Philip Adongo et al., “’If You Do Vasectomy and Come Back Here Weak, I Will Divorce You’: A Qualitative Study of Community Perceptions About Vasectomy in Southern Ghana,” BMC International Health & Human Rights 14, no. 16 (2014).

Population Reference Bureau (PRB) analysis of data from the Burkina Faso Demographic Health Survey (DHS), 2010.

PRB analysis of data from the Kenya DHS, 2014.

Rebecka Lundgren et al., “Engaging Men in Family Planning Services Delivery: Experiences Introducing the Standard Days Method in Four Countries,” World Health & Population 14, no. 1 (2012): 44-51.

Robert Hatcher et al., Contraceptive Technology, 20th Edition (Atlanta: Bridging the Gap Communications, 2011).

STATcompiler, Demographic Health Survey (2016), accessed at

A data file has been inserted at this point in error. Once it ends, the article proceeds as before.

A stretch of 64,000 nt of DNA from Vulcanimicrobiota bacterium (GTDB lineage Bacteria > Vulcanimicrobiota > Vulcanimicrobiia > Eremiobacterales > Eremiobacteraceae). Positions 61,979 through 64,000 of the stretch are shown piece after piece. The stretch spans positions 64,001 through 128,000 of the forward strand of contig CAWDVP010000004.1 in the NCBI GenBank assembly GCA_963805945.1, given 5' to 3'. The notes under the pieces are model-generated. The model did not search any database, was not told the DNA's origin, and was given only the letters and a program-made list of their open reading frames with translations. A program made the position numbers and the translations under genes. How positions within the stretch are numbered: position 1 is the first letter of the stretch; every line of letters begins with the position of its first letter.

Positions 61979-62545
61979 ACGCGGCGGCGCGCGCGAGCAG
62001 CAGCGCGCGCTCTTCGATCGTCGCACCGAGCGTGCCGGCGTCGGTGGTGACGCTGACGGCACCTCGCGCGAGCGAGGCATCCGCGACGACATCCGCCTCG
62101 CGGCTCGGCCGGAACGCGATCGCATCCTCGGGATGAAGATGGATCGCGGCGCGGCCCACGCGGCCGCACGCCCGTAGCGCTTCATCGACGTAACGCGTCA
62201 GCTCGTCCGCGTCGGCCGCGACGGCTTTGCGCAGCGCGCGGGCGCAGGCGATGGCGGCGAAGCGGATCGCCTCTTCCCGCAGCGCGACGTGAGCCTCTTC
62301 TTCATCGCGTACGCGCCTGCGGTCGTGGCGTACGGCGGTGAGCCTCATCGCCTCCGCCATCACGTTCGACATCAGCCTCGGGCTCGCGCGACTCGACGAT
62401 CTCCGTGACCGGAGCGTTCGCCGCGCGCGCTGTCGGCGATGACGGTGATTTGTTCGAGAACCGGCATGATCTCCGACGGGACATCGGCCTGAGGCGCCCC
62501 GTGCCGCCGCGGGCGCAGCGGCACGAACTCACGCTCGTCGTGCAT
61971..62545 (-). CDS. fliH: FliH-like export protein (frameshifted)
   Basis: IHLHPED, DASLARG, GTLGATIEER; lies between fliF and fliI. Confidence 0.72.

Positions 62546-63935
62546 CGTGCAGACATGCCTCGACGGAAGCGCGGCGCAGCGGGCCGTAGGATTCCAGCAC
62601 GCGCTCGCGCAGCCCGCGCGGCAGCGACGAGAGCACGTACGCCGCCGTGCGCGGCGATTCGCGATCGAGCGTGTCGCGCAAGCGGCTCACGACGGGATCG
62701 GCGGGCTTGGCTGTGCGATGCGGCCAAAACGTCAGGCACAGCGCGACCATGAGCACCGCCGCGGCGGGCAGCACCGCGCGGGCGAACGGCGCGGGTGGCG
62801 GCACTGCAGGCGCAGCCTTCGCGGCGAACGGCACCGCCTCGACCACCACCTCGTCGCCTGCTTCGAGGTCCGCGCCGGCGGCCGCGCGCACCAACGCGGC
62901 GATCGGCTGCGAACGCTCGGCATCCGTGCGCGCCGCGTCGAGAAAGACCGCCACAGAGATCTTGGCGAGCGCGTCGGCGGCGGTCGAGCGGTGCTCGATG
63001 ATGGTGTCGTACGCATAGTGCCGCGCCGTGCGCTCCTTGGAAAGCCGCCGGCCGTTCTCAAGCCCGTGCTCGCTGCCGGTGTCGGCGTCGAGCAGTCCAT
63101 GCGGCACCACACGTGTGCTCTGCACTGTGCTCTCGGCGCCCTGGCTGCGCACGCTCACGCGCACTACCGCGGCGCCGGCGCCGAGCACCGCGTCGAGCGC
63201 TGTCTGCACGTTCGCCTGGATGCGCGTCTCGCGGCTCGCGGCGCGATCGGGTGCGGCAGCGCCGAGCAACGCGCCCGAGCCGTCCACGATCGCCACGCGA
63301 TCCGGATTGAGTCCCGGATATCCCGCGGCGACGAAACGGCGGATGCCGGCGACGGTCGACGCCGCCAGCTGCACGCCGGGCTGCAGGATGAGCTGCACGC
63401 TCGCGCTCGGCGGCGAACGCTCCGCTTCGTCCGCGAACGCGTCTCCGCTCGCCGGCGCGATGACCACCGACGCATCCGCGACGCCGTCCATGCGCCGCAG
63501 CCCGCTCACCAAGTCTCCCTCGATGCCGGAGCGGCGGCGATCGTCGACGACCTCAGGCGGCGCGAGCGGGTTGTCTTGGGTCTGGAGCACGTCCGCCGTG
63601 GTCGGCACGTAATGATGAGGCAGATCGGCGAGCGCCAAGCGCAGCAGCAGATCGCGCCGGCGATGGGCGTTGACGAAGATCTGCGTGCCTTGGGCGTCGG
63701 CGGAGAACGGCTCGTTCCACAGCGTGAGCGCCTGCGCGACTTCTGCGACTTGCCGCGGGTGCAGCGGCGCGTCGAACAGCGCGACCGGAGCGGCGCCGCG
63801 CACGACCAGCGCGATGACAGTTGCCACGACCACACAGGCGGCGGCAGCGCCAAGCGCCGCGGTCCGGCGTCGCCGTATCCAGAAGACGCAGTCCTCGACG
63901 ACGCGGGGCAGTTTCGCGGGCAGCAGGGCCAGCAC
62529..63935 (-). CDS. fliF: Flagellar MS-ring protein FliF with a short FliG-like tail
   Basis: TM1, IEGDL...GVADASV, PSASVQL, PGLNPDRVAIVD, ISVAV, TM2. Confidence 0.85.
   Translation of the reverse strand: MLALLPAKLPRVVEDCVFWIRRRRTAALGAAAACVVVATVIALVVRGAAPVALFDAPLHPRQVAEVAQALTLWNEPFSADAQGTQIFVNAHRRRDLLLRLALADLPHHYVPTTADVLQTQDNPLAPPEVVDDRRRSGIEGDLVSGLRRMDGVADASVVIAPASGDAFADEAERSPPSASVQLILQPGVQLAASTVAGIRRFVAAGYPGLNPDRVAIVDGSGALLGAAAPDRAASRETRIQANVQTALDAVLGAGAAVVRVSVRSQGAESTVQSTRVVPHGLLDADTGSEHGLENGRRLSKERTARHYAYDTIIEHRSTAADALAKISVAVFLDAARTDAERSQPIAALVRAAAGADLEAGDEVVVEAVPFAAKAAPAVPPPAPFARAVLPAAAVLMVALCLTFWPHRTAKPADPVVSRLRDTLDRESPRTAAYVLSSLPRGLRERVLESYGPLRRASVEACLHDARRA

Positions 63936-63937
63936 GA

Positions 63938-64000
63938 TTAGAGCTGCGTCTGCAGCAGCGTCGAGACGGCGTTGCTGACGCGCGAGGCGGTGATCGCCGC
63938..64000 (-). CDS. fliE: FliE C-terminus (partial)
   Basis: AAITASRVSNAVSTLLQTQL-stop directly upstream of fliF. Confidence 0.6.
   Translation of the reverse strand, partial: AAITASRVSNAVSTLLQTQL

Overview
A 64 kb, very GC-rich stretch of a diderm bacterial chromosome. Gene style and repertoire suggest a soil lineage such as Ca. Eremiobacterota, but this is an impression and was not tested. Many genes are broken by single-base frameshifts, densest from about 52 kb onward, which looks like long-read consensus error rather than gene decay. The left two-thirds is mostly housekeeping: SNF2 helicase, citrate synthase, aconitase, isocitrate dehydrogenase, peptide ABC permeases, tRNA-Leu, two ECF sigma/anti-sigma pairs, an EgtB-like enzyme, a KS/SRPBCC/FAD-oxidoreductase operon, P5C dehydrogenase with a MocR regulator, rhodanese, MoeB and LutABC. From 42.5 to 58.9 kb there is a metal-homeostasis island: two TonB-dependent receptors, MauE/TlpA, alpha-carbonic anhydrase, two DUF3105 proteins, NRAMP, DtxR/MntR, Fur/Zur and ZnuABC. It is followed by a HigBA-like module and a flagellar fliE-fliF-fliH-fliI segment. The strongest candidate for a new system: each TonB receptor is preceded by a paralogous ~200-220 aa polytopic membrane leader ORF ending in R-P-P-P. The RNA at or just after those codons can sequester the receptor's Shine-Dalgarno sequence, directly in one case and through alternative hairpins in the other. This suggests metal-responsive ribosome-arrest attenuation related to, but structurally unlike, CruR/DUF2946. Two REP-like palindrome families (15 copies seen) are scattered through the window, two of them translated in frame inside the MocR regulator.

Tizta Tilahun et al., “Couple Based Family Planning Education: Changes in Male Involvement and Contraceptive Use Among Married Couples in Jimma Zone, Ethiopia” BMC Public Health 15, no. 682 (2015).

United Nations (UN) Inter-Agency and Expert Group, “Report of the Inter-Agency and Expert Group on Sustainable Development Goal Indicators,” presented at the 47th session of the Statistical Commission at the UN Economic and Social Council, New York, March 8-11, 2016, accessed at

UN Department of Economic and Social Affairs, Population Division, “Trends in Contraceptive Use Worldwide 2015,” (2015), accessed at


This graphic is made possible by the generous support of the American people through the United States Agency for International Development (USAID) under the terms of the PACE Project (No. AID-OAA-A-16-00002). The contents are the responsibility of the Population Reference Bureau and do not necessarily reflect the views of USAID or the United States Government.

Design and Production

Jessica Woodin, Digital Designer, PRB
Michele Winowitch, Digital Project Consultant, PRB
Sizeable Interactive, Web Development Partners

Research and Content

Heidi Worley, Editorial Director, PRB
Jessica Kali, Policy Analyst, PRB
Kristin Bietsch, Research Associate, PRB